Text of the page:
Members of the Quinn family have been granted a two week adjournment in the multi billion euro proceedings involving the former Anglo Irish Bank, now IBRC.

The Quinns say they expect to have legal representation soon and are consulting a UK law firm, Edwin Coe.

They are also expected to bring an application to have the receiver appointed over their assets discharged, saying there is a conflict of interest.

Niall McPartland said they had concerns the receiver was being "pointed in a particular direction by the bank" in seeking information about one of the Quinn companies.

This could not be allowed, he said, as any receiver must be totally indpependent. He said this was the largest civil litigation case to come before the Irish Courts, and there could be no room for error.

Mr Justice Peter Kelly said no hard information in this regard had been put before the court.

Mr McPartland could not "huff and puff and not blow the house down", the judge said.

He instructed the Quinns to make a sworn statement about their concerns regarding the receiver within one week.

Mr Justice Kelly noted that Mr McPartland was a pracitising solicitor until the end of 2011 so he "knew his way around" ltitigation.

With regard to legal advice, Niall McPartland said significant progress had been made but they needed a further adjournment.

Mr McPartland said there was "an absolute agenda" to take them off guard while they had no legal representation and they should be allowed time to hire new solicitors.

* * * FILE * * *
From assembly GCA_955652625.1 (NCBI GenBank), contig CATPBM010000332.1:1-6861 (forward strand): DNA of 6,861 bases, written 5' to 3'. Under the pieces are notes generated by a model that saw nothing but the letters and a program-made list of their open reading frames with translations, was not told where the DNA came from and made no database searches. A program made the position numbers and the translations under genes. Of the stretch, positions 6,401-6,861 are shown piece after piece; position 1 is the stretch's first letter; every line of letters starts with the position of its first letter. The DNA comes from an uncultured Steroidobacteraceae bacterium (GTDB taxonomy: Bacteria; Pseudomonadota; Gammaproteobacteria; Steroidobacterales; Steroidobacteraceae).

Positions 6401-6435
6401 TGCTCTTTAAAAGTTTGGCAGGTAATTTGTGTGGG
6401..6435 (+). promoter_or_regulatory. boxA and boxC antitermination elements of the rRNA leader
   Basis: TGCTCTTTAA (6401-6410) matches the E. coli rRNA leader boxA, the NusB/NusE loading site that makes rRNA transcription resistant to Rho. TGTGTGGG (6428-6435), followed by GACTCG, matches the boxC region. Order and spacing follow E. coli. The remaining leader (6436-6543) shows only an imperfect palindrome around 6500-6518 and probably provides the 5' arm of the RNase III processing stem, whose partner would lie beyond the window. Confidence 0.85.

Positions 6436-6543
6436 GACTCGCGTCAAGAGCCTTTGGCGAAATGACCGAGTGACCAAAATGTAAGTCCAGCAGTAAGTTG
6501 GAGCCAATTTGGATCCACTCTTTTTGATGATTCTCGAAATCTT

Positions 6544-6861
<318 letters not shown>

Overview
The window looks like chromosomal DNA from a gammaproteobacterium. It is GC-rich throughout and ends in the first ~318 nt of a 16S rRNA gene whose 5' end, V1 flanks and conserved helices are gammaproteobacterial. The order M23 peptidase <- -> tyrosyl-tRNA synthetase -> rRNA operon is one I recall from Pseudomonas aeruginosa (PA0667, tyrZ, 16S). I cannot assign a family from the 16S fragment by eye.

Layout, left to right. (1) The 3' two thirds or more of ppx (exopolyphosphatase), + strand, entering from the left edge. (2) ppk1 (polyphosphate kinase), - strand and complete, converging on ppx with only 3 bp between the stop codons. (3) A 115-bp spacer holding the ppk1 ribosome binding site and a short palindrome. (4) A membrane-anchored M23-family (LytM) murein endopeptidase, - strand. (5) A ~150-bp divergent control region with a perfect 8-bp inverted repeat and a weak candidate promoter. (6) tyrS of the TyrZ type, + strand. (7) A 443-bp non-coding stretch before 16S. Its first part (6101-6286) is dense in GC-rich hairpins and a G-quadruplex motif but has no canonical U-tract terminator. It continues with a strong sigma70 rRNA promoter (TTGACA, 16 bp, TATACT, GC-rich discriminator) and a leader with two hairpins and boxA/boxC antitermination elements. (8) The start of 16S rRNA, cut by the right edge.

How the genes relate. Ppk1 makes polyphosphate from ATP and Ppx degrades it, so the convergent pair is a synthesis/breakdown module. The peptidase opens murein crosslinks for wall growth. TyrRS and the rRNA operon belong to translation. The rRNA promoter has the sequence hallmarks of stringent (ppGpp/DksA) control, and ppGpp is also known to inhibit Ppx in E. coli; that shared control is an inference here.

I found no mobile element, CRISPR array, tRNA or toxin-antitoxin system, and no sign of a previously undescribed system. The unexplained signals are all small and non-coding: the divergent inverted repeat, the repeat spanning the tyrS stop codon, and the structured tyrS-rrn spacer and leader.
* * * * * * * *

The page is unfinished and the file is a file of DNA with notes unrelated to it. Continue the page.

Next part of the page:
He said there had been "an onslaught of correspondence" in recent weeks to each of the Quinn family members involved in the case and they were trying to keep up with it.

Any case proceeding against them in the meantime could have devastating consequences, he said.

The Quinns had been requested by the receiver to hand over all records relating to their assets and tax affairs.

Aoife Quinn told the court this motion could not proceed as it could have dramatic consequences on their main case against the bank.

The Quinns are denying liability for €2.3bn in loans which they claim were given illegally by the bank to prop up its share value.

IBRC is pursuing the Quinns for €2.8bn. The receiver's motion was adjourned to 9 October.

Lawyers for the receiver objected to an adjournment claiming Mr McPartland's allegations of a conflict of interest on the part of the receiver were an attempt to delay the case.

Counsel said the Quinns had not been cooperating with the receiver and the letter detailing the new legal firm in the UK had come at the last minute.

Cousel for IBRC said serious matters were arising with regard to disclosure and these would be brought before the court soon.

The case was before the Commercial Court again today to allow the Quinn family explain how they intend to proceed without legal representation.

The Quinns were also due to hand over information concerning their assets and tax affairs to the receiver.

Sean Quinn senior's four daughters, Collette, Aoife, Brenda and Ciara and two sons in law, Stephen Kelly and Niall McPartland, and daughter in law Karen Woods, were in court this morning to represent themselves.

His son Sean Quinn Junior who is serving a three month sentence for contempt did not attend court, nor did his nephew, Peter Darragh Quinn.